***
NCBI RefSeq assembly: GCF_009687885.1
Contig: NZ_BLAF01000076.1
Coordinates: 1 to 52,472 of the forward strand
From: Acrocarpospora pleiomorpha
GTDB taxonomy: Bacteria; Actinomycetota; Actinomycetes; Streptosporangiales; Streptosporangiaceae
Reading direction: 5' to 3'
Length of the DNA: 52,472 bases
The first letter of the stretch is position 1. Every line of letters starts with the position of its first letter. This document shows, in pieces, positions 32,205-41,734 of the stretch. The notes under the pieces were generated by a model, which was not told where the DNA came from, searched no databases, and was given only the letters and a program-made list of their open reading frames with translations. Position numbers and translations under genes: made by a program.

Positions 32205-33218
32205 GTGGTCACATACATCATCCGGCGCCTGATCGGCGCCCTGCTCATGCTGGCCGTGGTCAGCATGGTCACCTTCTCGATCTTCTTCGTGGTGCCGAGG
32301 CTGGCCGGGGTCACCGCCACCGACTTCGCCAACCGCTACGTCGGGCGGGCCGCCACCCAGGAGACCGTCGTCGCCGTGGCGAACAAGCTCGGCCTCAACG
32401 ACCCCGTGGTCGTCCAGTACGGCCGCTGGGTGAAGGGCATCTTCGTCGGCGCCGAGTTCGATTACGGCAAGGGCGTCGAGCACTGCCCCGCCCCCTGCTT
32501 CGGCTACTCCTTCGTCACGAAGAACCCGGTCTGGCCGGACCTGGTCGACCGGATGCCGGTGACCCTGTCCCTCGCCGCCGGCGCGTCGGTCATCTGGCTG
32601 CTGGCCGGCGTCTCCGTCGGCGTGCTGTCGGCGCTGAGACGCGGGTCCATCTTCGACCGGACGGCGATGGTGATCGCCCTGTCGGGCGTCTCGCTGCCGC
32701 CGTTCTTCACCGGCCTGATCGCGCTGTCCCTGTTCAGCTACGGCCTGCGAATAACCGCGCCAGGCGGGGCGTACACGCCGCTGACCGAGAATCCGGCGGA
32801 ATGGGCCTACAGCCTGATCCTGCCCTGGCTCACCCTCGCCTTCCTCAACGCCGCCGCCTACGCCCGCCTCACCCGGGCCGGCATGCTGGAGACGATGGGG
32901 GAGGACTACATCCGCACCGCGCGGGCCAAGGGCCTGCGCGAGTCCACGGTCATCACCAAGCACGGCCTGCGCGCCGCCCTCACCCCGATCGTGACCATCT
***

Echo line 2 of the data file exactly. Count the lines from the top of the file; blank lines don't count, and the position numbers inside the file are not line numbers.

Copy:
Contig: NZ_BLAF01000076.1